All-DarksMy psychologist talked me out of ruining my own life on a weekly basis, I had a psychiatrist monitoring my medication, a GP I trusted, and a warm, comforting home to go back to with a loving, if exhausted, family. My mum and brother are my heroes, and I will never forget the last correspondence I ever received from my father. I’d emailed him in the Middle East to let him know I was in the psycho ward (a place I actually remember fondly; a story for another day perhaps). I was unsure how he would respond but he simply replied, “If you had a broken ankle you would be in hospital to mend that too. You are doing the right thing.”. My dad wasn’t always the best with words growing up, but those are some pretty great ones to go out on. Thanks dad.

I was one of the lucky ones. A lot of the people I met who were living on the street could not say the same.

I could no longer relate to anyone at my university. These chipper, healthy, studious, young woman who had goals and dreams to be successful health practitioners (nutritionists) and practiced what they preached. I wore a white coat in the clinic that mocked me as I smoked cigarettes around the back by the bins, and downed my 10th cup of coffee of the day. I was a fucking fraud. My only goal was to get to the end of each day so I could go to the train station liquor store, drink cask wine on the ride home, pass out, and start again in the morning. I related to the men and woman sleeping rough outside the station. We’d smoke together, talk shit and share my lunch. After my dad died I even started filling the pockets of his old jackets with snacks or sanitary products, and handing them out to people in need on cold mornings. I guess I hoped that if I showed someone a small token of love, that maybe it would come back to me. I knew how much I needed it and I didn’t want anyone else to feel as invisible and worthless as I did.

Unbreakable Kimmy Schmidt season 3There was a selfish element to it, of course. I saw them, they saw me. It was nice. They saw good in me at a time in my life where everyone else thought I was misguided, pathetic and dark. These connections were incredibly important to me. These people who I saw for a quick cigarette in the morning before rushing off to class, were my friends. They were the people I connected to and I looked forward to seeing each day. They didn’t worry about me like the rest of the world. They had their own shit to worry about. But we appreciated each other in the moment and that was enough. That time in my life was horribly depressing and I’m so relieved to say I have finally turned a corner on it. However, it really helped me learn to be less judgmental, and that every single person has something worthwhile to offer if you are willing to be open to receiving.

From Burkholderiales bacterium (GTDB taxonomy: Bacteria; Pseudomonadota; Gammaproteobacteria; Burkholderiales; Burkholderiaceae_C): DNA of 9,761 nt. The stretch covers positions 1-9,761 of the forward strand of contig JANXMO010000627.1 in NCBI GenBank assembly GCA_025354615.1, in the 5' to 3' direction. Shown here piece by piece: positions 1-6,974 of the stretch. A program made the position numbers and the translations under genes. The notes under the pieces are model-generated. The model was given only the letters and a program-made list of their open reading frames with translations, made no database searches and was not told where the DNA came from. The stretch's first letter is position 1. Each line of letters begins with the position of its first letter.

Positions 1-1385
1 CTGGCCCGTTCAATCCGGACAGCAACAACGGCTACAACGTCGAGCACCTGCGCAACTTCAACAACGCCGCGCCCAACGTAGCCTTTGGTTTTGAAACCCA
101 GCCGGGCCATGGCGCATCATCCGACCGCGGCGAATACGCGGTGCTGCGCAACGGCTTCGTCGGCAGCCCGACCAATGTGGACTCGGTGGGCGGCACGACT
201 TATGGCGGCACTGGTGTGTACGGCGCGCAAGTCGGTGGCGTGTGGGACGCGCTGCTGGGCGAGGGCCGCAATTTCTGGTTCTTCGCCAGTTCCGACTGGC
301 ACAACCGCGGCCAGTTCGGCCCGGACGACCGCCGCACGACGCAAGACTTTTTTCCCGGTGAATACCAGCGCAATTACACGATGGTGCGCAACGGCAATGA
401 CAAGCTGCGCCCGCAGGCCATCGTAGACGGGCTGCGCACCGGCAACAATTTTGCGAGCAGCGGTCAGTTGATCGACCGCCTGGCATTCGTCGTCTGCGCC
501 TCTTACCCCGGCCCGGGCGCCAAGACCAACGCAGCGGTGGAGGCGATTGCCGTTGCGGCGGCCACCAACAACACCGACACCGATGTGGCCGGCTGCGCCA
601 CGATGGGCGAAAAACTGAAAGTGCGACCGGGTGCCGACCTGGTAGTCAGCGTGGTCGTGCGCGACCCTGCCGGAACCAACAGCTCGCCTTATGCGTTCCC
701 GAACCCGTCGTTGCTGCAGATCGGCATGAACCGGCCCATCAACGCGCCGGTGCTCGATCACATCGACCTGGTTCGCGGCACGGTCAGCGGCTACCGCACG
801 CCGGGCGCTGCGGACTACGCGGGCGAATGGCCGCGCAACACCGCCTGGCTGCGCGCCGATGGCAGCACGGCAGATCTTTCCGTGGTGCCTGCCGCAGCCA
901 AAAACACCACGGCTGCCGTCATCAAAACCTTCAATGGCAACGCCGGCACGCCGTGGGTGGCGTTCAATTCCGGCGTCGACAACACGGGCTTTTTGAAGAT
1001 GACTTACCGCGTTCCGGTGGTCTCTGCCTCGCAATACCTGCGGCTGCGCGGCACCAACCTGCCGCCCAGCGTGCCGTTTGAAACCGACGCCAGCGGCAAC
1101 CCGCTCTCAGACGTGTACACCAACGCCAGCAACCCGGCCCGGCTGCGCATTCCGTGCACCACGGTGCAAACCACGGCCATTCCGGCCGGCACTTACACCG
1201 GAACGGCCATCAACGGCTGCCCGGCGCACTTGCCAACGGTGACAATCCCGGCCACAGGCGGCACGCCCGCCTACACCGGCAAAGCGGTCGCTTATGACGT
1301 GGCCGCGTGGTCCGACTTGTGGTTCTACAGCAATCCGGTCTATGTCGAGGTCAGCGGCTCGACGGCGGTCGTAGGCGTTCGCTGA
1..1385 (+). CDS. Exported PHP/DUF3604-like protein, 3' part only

… Even that one schizophrenic dude who I was having a perfectly pleasant chat with, until he started earnestly describing how he had just tried to steal a gun from a policeman because the invisible aliens were coming to capture him. I mean they could’ve been, what do I know? They were invisible after all! Ah, what a rare treat he was.*

Image result for e coronaI’m by no means perfectly healed. I didn’t “see the light” and transform myself into a content, clean-living, angelic specimen. LOL! The grief is at a manageable level most of the time now, but of course I still get debilitating waves where I feel my heart crushing in my chest. I still live with chronic mental and physical illness, which naturally brings me down (or up if I’m on a manic swing!). I guess what I’m trying to say is, I’m not special by any means. Which is great news, because it means that anyone can survive. There was no grit or determination involved. I had nothing left to “fight” with. It was pure endurance. I endured life for as long as it took to survive, and from this place of survival I am now able to work on building a life where I can thrive. I wish I had more advice, as I had desperately wished someone had had for me, but all I can do is leave you with one more quote from my late father, “Just put one foot in front of the other.”. What he meant by this was that as long as we keep moving, no matter how slowly, we will end up somewhere else. Somewhere in the direction of where we want our lives to go. With that I’m learning to enjoy the process over the end goal, and I’ve walked myself out of hell on earth. I am not special. I just survived.

Image result for just keep swimming

*No policeman were harmed in the making of this blog.

 

Nostalgia – ‘That’ Guy

This time last year I was getting ready for my trip to Spain. Missin' it like crazy! :(

Definition of nostalgia. 1: the state of being homesick: homesickness. 2: a wistful or excessively sentimental yearning for return to or of some past period or irrecoverable condition also: something that evokes nostalgia. – Merriam Webster